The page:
This past Sunday I went with a few friends to New Echota State Park to check another hike off the list. Prior to going I didn’t look up much info as it was a last-minute decision. I wasn’t aware at the time the historical significance of the area. From 1825 until the 1830’s New Echota was the capital of the Cherokee Nation. In the 1830’s the US government began giving the land away via lottery and forcing the Cherokee to leave via The Trail of Tears. I was surprised at how small and relatively unknown the site is based on the historical significance. After the removal of the Cherokee people, the site was mostly untouched for almost 100 years. In 1952 the land was put up for sale and local residents purchased 200 acres and donated it to the state due to the historic significance. For more reading please follow the highlighted links, there’s a lot more to the history of the area but I won’t cover that here.
From a hiking perspective the trails are pretty simple. There is a 1 mile nature trail as well as ~1 mile of trails circling the site. There is a small museum in the main building and there are several original and recreated buildings on site showing the way the town was setup and how each building played its role in daily life and government. There is a small lake, created by an active beaver dam, and a small creek flowing through the area. On the day I went there really was not much to be seen along any of the trail. It was a pleasant and easy walk through a heavily forested area. A couple points of interest show one of the lowest spots in GA at 630 feet and an area where one side of the trail is new growth pine and the other is older hardwoods, this was caused due to part of the area being cultivated as a farm until he 1940’s. When it was no longer farmed the fast growing pine quickly took over. The leaves on the hardwoods were nearing peak fall colors and made of some nice scenery. Some of the trees had began to lose leaves and made this feel like a true Autumn hike as they crunched under my feet.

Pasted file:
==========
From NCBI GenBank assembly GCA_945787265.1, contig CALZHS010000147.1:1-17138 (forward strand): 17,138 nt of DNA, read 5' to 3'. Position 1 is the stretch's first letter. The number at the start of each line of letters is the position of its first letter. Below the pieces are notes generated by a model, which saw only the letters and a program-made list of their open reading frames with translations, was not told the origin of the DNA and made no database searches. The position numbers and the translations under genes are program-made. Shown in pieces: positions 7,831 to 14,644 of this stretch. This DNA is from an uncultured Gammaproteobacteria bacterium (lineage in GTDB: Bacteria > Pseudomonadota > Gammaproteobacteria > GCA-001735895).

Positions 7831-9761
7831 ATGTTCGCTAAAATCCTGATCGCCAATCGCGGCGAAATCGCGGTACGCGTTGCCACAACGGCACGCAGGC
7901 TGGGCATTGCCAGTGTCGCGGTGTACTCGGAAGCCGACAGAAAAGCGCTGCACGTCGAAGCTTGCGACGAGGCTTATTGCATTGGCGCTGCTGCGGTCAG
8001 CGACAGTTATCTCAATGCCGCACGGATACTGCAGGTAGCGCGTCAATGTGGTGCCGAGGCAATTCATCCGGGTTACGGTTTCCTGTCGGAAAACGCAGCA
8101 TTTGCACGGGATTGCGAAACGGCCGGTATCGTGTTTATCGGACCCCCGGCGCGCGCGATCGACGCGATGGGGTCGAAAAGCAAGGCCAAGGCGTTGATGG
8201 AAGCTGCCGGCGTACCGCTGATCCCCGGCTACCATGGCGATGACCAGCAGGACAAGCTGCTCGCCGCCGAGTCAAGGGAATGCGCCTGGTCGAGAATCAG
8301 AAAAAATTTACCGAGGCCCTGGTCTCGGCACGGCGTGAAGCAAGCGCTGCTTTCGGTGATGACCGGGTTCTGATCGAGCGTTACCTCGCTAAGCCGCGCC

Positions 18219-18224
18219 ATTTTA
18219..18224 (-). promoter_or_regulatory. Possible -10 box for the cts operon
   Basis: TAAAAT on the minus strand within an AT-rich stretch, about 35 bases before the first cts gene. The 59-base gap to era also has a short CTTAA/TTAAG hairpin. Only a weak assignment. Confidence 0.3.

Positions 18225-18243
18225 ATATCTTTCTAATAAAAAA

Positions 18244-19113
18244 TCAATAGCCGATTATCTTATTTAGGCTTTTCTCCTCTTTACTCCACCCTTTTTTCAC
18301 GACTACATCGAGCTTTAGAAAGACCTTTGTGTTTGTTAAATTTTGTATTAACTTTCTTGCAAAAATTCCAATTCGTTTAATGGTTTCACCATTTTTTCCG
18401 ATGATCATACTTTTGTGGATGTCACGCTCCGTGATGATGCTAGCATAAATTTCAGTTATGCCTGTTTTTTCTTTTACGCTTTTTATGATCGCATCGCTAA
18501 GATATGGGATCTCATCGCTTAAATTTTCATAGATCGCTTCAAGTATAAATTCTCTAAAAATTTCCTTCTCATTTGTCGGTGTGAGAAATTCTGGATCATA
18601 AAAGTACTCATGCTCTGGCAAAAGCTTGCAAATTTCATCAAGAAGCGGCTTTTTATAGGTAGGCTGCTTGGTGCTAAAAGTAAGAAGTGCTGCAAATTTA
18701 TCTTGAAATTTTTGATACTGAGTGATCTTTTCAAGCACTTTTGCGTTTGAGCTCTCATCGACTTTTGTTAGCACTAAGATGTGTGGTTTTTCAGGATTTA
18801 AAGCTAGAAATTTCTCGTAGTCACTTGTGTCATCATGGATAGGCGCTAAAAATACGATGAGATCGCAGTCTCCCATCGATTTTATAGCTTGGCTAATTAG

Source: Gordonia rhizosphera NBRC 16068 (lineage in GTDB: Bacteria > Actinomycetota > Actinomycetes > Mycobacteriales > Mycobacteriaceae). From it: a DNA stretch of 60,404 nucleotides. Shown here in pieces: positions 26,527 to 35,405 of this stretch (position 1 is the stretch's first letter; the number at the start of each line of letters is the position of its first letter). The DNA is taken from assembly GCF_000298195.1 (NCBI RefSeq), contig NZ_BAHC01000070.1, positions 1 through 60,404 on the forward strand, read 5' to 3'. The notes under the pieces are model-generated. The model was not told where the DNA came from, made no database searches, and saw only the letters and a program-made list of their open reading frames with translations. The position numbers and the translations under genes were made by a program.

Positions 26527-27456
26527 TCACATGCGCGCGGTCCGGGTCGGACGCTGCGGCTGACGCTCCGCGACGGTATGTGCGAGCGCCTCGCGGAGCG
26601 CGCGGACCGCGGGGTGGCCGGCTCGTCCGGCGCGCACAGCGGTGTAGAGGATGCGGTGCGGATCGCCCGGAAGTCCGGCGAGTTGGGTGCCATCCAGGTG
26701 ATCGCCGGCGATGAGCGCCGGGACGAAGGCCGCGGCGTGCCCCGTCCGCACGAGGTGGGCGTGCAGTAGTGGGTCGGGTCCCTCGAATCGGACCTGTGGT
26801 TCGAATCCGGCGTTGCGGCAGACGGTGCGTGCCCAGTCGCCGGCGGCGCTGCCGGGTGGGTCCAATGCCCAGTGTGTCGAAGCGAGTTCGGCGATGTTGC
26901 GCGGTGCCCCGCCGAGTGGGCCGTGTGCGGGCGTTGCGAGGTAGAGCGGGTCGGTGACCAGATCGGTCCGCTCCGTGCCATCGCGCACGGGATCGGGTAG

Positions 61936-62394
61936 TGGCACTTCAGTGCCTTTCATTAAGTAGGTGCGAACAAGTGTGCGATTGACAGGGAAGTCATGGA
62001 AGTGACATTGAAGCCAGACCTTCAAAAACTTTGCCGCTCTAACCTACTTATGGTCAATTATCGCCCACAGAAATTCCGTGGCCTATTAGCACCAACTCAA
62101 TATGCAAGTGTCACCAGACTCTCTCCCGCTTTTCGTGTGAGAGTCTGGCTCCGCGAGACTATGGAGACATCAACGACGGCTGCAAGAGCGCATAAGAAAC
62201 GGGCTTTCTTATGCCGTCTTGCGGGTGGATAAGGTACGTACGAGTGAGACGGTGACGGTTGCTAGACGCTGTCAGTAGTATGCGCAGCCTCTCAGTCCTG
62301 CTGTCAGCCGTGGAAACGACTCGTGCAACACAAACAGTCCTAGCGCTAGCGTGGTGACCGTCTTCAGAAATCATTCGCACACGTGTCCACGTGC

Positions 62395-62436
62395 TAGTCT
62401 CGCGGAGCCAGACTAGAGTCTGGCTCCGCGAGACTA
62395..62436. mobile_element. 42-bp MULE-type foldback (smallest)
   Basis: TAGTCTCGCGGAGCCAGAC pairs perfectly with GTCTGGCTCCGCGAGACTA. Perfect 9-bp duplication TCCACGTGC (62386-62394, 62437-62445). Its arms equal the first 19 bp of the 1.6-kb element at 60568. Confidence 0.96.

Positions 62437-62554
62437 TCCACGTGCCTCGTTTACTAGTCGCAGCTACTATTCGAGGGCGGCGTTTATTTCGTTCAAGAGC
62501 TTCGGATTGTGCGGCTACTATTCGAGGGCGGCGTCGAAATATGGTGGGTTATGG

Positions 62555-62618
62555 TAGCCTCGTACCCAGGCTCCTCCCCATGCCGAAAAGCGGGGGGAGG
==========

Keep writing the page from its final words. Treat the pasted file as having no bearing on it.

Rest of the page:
If you’re looking for a quick and easy hike this would be ideal. I doubt the trail gets very crowded at any time and there is a lot of important Native American history at the site. The trail is pretty open and very dog-friendly so take your 4-legged friends with you when you go.
- Volunteers to refurbish former Cherokee capital (m.onlineathens.com)
- Brasstown Bald – Highest point in the state of Georgia (timgetsfit.wordpress.com)